5 Ways to Protect, Explore, and Enjoy Your Favorite Outdoor Spaces

Words by Katherine Oakes Englishman
Photos by Katherine Oakes Englishman

Whether you are a professional weekend warrior or a proud dirtbag-in-training, you make an impact while spending time in the outdoors. The Leave No Trace principles exist to help equip outdoor lovers with the best information on how to tread lightly and responsibly enjoy these wild places. These aren’t always hard and fast rules, but guidelines to follow that restore and preserve parks, beaches, forests, and more. With statistics like, 80% of wildfires are caused by humans and 9 out of 10 people in the outdoors are uninformed about their impacts, there’s so much room to grow and become better stewards of our environments.

Want to be a more mindful outdoor recreationalist this summer? Check out these five ways to protect, explore, and enjoy your favorite outdoor spaces.

The 7 Principles of Leave No Trace

No matter the setting, the seven principles of Leave No Trace can always be applied when you’re spending time outside. Familiarize yourself with these standards for the next time you head out. Here’s a quick and dirty version of the Leave No Trace ethics:

  1. Plan ahead and prepare
  2. Travel and camp on durable surfaces
  3. Dispose of waste properly
  4. Leave what you find
  5. Minimize campfire impact
  6. Respect wildlife
  7. Be considerate of other visitors

The vast world of Leave No Trace runs deep and wide! Dive into their website for even more detailed explanations of each principle and how to do your part. Remember that the best way to be an advocate is to share them with friends while you’re outside, and continue to stay educated on best practices in the outdoors.

In the meantime, use this guide in tandem with the LNT ethics for five simple ways to make a seriously positive impact when you are…

On the Trail

Hikers, trail runners, and mountain bikers who are unaware of their impact can damage their favorite trails. Always stick to the marked trails (these count as durable surfaces) to avoid causing erosion or trampling vegetation. Breaking trail can ruin natural habitats, harm fragile plant species, especially in the alpine, and even cause some areas to degrade to the point of no return. Volunteers and park management often have to put a lot of time and effort into trail maintenance, so respect any signs for trail closures and don’t be tempted by the “social-trails” worn in by disrespectful or ignorant visitors. Follow the narrow path, literally, and you’ll always have happy, well-maintained trails.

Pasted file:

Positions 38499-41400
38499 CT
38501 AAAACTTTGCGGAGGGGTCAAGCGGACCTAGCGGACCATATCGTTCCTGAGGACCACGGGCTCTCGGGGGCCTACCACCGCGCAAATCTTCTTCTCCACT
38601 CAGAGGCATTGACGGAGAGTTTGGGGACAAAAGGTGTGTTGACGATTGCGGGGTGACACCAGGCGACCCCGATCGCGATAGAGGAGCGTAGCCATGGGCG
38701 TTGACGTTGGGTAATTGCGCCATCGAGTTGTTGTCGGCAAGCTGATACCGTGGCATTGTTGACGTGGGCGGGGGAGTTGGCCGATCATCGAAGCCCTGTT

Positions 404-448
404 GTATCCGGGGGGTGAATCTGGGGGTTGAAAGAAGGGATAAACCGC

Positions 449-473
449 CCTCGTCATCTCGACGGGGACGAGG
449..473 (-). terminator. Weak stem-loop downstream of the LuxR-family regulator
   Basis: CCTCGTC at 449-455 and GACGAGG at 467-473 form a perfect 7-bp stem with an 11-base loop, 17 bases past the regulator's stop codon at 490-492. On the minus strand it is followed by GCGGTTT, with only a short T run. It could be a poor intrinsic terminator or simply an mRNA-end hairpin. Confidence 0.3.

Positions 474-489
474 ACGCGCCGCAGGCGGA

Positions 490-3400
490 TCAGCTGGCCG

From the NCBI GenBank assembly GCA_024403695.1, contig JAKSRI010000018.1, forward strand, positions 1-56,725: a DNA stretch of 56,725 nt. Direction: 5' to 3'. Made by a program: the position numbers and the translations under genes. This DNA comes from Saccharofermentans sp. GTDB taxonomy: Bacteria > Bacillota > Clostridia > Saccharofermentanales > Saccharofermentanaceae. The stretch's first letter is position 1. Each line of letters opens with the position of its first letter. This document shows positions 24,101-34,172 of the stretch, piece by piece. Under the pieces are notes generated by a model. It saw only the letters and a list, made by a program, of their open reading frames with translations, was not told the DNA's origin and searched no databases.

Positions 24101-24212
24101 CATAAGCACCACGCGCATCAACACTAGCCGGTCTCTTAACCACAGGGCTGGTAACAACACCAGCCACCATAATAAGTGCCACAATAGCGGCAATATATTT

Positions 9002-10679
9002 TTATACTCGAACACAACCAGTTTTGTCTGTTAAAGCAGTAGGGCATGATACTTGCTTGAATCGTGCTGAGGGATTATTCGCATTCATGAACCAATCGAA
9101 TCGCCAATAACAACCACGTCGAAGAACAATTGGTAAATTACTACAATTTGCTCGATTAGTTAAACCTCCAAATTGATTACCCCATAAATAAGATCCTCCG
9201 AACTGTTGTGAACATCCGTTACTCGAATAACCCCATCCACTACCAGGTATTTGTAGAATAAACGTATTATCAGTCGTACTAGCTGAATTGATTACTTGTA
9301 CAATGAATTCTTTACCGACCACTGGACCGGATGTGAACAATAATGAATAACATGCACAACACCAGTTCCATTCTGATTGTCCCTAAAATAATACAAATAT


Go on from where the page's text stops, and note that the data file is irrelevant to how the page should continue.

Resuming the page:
Around the Campfire

There really are few things in life better than spending a night under the stars, gathered around the campfire with friends. A well-tended fire is good and well, but careless campers can cause significant damage, welcome in critters, and even start wildfires. Keep your flames under control and minimize your impact by doing the following:

  • Know the current regulations and fire danger by checking the campground website
  • Only build a campfire in a designated spot with an existing campfire ring
  • Don’t throw any food or trash into the fire — you’ll have a serious pest problem
  • Bring local firewood only. Buying it from out of town can spread invasive species
  • Always have enough water to completely extinguish your fire, then use a stick to rake the ashes. You’ll know it’s good when you can hold your hand above it without feeling any heat.

 

At an Overcrowded National Park

Everyone loves to visit a National Park. Sometimes, we all do it at the same time. As you might imagine, it can cause things like trail degradation, soil erosion, unwanted wildlife encounters, and at the worst, get trashed. The best way to Leave No Trace in an overcrowded National Park is to simply plan ahead and prepare to go during a better time.

To avoid being a part of the problem make plans in advance to go mid-week and get an early start. If you can’t help going during peak hours, choose a less popular trail that is likely to have less foot traffic, and again, go early. Not only does this help preserve the area, it’s also a way to be considerate of other visitors by not adding to an already overcrowded outdoor space.

 

At the Beach, Lake or River

Leave what you find at the beach, at the beach. Shells, driftwood, or sand from the dunes are all essential to preserving the area’s ecosystems. The same goes for your visit to the lake or the river, where it may be hard to resist that beautiful mussel shell or perfectly smooth stone. Be respectful of the environment and remember every part matters.

In that same vein, you can be proactive and instead take home trash that’s washed up on shore. Water pollution is a serious issue, and trash that has accumulated in these bodies of water get washed out to sea or ends up contaminating the water itself. The next time you go, grab a bag and a pair of gloves for an impromptu clean up when needed.

In the Backcountry

Backpacking in the remote wilderness is an incredible way to surround yourself with a beautiful and pristine environment. It’s a confidence-booster for sure, and helps you establish an even deeper connection to your favorite outdoor spaces. Here’s a few tried and true ways to implement the Leave No Trace ethics while you’re backpacking in backcountry areas:

  • Pick out an established campsite ahead of time to avoid degradation
  • ALWAYS carry out what you carry in and bring plenty of garbage bags to do so
  • Securely store your food in bear canisters or a bear bag to avoid wildlife encounters
  • Stick to marked trails only
  • Learn how to dig a cathole and know what to bring for relieving yourself in the woods
  • Only use biodegradable soaps to wash and clean yourself, and stay 200 feet away from water sources
  • Leave only footsteps and take only pictures
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